California Marine Reserves Collection and Fishing Regulations

Discussion in 'Sources for Cephalopods and Food' started by cuttlegirl, Sep 3, 2008.

  1. cuttlegirl

    cuttlegirl Colossal Squid Supporter Registered

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  2. marineboy

    marineboy Wonderpus Registered

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    damn I dont see octopus on the allowed list for Cardiff and San Elijo State Marine Conservation Area!

    guess im just an observer now

    -michael
     
  3. SanClementeEric

    SanClementeEric Blue Ring Registered

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    TAKE is for FOOD ONLY!

    These regulations apply to taking animals for food and if you research the regulations further, you'll see that it is illegal to take any live animal home for a pet, no matter what area.

    If you want to take animals for pets, you have to get a special permit from DFG for that. And it ain't easy.
     
  4. monty

    monty Colossal Squid Staff Member Supporter

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    I was told pretty explicitly by a California state official that a sport fishing license is OK to take for a personal-use pet, but the special permit was required to resell the animal as a pet for someone else. So, a sport fishing license is sufficient to "collect your own pet" but not to "collect an animal to be sold as a pet." It sounded like collecting a pet to be given away for free to someone else is out as well, although that wasn't really explicit. It seemed pretty clear that collecting to breed and sell the offspring was OK with the sport fishing permit as well.

    There is also a research collecting permit, and I don't know what the limits are on what can be done with animals collected for research once the research is done.

    I'd have to look up what most of these are called, but I'm pretty sure "sport fishing license" was the official name for the one for collecting for personal use.
     
  5. SanClementeEric

    SanClementeEric Blue Ring Registered

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    What state official was that? Do you have that in writing?

    I find it hard to believe considering regulations explicitly prohibit transporting live fish under a sport fishing license but I have put in a query to the DFG to clarify.
     
  6. monty

    monty Colossal Squid Staff Member Supporter

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    I guess since it's an official communication, it's not bad form to quote the letter (now that I've dug it up):

    Other inquiries with my state Senator's office found that putting both bimac species on the restricted list for the aquarium trade was done at the request of longtime TONMO friend Eric Hochberg, who was concerned that if they became popular enough, they could be overcollected enough to impact the wild populations. Here's that email (I removed the "to" line since Damian is a representative of my state Senator who contacted DFG for me, and I don't want to expose his email to spammers):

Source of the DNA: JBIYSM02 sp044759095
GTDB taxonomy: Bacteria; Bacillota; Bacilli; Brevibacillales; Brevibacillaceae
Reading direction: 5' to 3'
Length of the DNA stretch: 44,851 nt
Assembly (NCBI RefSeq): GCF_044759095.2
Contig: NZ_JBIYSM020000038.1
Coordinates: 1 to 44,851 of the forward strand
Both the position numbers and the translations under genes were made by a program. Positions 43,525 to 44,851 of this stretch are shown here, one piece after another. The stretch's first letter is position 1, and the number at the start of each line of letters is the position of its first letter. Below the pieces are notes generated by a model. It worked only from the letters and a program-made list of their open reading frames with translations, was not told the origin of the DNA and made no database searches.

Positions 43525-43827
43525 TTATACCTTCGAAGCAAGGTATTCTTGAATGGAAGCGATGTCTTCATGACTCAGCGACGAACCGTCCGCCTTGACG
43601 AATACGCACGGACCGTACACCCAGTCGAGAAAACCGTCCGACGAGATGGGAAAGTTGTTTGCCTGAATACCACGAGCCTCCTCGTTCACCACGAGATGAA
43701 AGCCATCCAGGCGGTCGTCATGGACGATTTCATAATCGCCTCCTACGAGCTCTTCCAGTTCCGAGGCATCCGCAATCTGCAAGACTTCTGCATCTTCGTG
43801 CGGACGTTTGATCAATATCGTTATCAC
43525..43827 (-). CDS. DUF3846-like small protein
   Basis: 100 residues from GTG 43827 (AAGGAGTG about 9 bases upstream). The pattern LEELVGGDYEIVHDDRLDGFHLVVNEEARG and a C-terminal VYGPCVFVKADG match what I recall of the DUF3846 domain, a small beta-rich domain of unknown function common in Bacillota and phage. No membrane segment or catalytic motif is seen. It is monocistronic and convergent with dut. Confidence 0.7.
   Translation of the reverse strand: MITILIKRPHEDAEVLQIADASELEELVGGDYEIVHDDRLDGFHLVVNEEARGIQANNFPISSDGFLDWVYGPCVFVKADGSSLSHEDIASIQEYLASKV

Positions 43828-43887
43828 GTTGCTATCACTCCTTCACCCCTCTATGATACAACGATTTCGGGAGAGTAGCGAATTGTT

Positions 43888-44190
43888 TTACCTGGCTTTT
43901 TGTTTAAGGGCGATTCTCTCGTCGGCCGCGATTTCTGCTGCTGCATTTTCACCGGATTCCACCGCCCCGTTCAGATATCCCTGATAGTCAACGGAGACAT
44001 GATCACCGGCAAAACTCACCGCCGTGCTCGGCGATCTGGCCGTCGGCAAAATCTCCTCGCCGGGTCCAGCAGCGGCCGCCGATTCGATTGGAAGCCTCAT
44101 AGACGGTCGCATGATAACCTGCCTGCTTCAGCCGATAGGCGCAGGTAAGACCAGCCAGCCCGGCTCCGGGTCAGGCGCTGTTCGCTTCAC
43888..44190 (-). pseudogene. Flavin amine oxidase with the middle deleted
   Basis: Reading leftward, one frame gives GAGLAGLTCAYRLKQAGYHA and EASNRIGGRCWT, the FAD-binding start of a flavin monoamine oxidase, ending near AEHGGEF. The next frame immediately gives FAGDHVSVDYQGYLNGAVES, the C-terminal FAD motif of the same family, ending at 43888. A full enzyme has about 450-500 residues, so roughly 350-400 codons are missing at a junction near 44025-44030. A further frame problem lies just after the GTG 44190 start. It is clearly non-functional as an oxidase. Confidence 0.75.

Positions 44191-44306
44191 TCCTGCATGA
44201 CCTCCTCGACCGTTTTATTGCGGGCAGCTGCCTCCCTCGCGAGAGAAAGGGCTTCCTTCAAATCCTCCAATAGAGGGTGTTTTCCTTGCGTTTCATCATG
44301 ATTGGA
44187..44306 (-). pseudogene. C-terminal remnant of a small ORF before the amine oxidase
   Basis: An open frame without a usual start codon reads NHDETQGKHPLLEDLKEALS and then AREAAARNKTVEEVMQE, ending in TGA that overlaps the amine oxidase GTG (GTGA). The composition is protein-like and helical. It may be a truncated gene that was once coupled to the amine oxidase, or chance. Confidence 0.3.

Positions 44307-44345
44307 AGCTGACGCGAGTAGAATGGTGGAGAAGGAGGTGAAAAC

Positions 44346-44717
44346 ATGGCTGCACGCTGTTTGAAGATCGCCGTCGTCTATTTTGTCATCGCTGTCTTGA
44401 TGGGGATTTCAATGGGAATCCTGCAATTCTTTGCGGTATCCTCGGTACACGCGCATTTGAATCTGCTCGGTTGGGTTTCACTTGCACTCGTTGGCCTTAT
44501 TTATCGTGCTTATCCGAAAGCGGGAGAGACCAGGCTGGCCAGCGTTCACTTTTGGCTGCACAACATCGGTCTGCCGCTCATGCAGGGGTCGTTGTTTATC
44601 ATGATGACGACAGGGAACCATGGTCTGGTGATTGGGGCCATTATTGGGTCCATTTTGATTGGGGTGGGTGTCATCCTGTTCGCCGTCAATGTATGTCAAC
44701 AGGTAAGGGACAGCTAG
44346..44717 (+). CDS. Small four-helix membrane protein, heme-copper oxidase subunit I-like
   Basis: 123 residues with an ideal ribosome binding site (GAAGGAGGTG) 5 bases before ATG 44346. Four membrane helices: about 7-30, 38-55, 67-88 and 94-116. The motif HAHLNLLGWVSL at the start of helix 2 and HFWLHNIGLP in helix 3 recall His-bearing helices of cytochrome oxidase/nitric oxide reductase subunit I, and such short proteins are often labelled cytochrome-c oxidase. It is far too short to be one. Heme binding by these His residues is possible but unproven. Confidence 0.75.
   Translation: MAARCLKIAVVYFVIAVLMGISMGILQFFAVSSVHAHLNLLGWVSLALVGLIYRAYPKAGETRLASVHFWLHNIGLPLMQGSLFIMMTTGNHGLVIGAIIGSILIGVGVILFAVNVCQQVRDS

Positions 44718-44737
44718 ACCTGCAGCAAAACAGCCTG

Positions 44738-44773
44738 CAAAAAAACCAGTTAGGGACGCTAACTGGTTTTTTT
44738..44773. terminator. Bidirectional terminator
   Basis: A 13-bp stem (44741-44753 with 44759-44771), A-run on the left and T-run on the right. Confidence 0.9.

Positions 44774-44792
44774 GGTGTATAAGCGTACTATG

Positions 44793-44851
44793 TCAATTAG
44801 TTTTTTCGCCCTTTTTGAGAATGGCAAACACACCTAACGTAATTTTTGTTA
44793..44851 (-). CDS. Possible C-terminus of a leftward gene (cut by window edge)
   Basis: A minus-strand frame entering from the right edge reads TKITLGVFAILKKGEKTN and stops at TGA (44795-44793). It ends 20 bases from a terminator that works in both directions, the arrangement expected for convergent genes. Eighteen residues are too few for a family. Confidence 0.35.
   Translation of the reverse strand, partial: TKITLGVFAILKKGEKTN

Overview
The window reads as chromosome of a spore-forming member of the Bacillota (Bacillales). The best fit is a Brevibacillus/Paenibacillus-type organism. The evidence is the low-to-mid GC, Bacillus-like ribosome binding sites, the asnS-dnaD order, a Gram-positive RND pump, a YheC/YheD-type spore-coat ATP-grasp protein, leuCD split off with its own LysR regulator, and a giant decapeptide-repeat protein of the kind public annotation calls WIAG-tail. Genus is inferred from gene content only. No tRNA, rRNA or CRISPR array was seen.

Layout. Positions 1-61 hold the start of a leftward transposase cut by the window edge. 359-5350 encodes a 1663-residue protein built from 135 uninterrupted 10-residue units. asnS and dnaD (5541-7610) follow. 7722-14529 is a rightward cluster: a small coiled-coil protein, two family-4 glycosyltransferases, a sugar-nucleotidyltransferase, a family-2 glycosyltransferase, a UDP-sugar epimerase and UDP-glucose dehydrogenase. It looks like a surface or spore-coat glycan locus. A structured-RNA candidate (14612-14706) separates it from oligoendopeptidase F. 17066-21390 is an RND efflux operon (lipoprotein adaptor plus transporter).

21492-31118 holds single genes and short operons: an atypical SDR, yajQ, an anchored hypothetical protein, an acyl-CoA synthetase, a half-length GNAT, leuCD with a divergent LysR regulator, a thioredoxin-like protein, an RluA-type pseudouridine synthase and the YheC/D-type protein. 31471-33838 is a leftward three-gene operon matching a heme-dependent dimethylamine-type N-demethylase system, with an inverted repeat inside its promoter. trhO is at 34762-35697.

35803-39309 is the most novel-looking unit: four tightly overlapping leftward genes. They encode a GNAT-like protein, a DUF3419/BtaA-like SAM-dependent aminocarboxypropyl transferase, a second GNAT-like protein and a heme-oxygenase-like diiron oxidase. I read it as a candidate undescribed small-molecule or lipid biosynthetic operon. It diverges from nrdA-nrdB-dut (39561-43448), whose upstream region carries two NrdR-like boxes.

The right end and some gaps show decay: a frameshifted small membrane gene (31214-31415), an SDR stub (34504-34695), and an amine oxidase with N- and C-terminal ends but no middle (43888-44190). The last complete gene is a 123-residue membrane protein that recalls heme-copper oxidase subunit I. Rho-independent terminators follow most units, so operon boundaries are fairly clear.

7. Keith

    Keith Vampyroteuthis Registered

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    Oh hell yes. That just made my day. I still don't have an octo yet, so I can still change what I want. I wanted a bimac, but I couldn't find any for purchase, so I was going to get a briareus instead. I tried to find this same information several times, and got no responses. Now I have some options. Theres even a spot where I caught what I believe to be a bimac pretty close to me. Monty, you're a bad ass.
     
  8. Keith

    Keith Vampyroteuthis Registered

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    Sweeeet. I looked at that link cuttlegirl put up, and the only thing I can't use for recreation is "All marine aquatic plants".
     
  9. SanClementeEric

    SanClementeEric Blue Ring Registered

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    Yeah but you still have to have a special permit!

    Here is my letter just received:

    Dec 2, 2008

    Hi Eric,

    It is not legal for you to collect any of those animals or fish to keep as pets. Everything collected under a sportfishing license must be killed before leaving the water where taken. The only way to collect these animals would be under the authority of an Aquaria Collectors Permit, and they are quite pricy. These permits are intended for people collecting fish and animals for the aquarium/pet store trade. In 2009, they will run $391.00 and you can see the details at:
    http://www.dfg.ca.gov/licensing/commercial/commdescrip.html
    Sorry for the bad news!

    Carrie


    ^~^~^~^~^~^~^~^~^~^~^~^~^~^~^~^~^~^~^~^~
    < > <
    Carrie E. Wilson
    Associate Marine Biologist
    California Outdoors Q&A Columnist
    Calif. Dept. of Fish and Game
    CalOutdoors@dfg.ca.gov
     
  10. SanClementeEric

    SanClementeEric Blue Ring Registered

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    Keith, you cannot collect that bimac. Just because there are no regulations that prohibit the display of them doesn't mean you can collect them. If you collect them, you are breaking the law, at least in California.
     
  11. monty

    monty Colossal Squid Staff Member Supporter

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    There seems to be some debate between the two DFG people... I wonder if the one I got email from just didn't think about the "animal must be killed" requirement, or if it doesn't apply to invertebrates? I'm almost positive that molluscs and crustaceans can be taken alive with a sport license (I'm thinking bivalves, abalone, crabs, and lobster, primarily.) But perhaps this is wishful thinking.